We hear this phrase echoing around the corridors of Canary Wharf and Downtown Manhattan, but are we really unleashing the potential of all the great people in our organisation? Well, in our experience, we find that companies often recruit talented, high performing individuals, but then fail to empower these individuals to affect change.
So what are the levers that organisations must activate if they are to enable their people to unleash their full potential?
1. Speaking up – We spend a lot of time thinking about this at Hot Spots Movement, as well as working on this capability with clients, and what we’ve found is that speaking up is far more likely and powerful in organisations which create an environment of psychological safety. What do we mean by psychological safety? This is an environment in which people’s views are valued, no matter their seniority or function, where people can challenge the status quo and are free to build on each other’s ideas. In addition to creating psychological safety, we find it’s crucial that organisations act on the insights given. People will only speak up if they feel they are being listened to, and that their views are being acted upon.
2. Collaboration – Here, we are looking at tapping into collective people power. Research shows that innovative and impactful ideas tend to come from cross-enterprise collaboration, rather than one team from a research lab or company department working on an issue in isolation. Additionally, new workplace technologies have allowed organisations to bring people together in a many-to-many communication model, inspiring innovation as well as giving employees greater agency when it comes to decision-making.
3. Innovation and Productivity – Organisations often find themselves tasked with doing more with less, and have to constantly reinvent themselves in the face of disruption. As such, innovation is no longer a department or function, but instead a mentality that must pervade the entire organisation. Interestingly, our experience from running innovation projects with clients indicates an innate desire and capacity to innovate which is latent within many employees. What these employees are lacking, however, is the time to do so, or the incentives to ensure they make time for innovation.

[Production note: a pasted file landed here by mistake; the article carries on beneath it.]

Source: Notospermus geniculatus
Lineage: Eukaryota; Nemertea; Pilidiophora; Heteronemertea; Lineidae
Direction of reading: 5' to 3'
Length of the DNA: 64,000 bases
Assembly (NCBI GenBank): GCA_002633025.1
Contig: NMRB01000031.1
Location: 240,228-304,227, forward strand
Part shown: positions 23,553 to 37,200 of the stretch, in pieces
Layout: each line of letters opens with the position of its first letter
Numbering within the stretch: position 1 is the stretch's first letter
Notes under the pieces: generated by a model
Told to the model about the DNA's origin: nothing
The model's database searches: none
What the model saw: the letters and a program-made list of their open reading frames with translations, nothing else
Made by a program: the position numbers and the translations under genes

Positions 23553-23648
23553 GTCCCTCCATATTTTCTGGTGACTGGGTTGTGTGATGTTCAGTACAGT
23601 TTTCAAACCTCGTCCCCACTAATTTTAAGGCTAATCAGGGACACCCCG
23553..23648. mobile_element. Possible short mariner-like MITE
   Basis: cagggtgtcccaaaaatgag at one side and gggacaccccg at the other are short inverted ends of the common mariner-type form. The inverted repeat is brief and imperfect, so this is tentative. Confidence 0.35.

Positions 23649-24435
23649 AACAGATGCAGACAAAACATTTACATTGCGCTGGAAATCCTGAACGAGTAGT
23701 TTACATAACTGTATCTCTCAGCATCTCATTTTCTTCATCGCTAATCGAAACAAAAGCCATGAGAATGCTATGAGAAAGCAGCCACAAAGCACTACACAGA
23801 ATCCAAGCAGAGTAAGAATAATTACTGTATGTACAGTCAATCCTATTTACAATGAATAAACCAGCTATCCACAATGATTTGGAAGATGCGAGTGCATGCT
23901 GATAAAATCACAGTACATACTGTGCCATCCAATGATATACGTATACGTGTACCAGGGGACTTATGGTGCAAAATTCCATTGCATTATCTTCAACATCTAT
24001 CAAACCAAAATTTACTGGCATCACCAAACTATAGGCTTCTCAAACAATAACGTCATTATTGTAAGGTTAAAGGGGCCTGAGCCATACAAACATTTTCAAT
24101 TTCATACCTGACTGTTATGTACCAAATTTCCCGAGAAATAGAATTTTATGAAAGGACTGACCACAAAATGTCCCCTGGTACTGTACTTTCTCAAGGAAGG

4. Organisational Structure and Values – Research shows that strong values and purpose are effective in unleashing the people power of current employees, as well as becoming an increasingly important role in the attraction of new talent. The challenge that organisations face here is to ensure that the rhetoric matches reality. That is to say, if you have a set of values in your office lobby, you need to ensure that they are being reflected in the processes and practices that underpin the everyday behaviour of your employees, and be sure that employees are rewarded for living those values.
We’re undertaking ongoing research into this topic through the Unleashing People Power Survey. This 10-minute survey allows you to pulse-check how your organisation is performing on each of the above four levers, as well as how this compares to the benchmarking of 60+ multinationals. Perhaps take a moment today to complete it, and send it to your colleagues too – the more responses, the more insightful the data.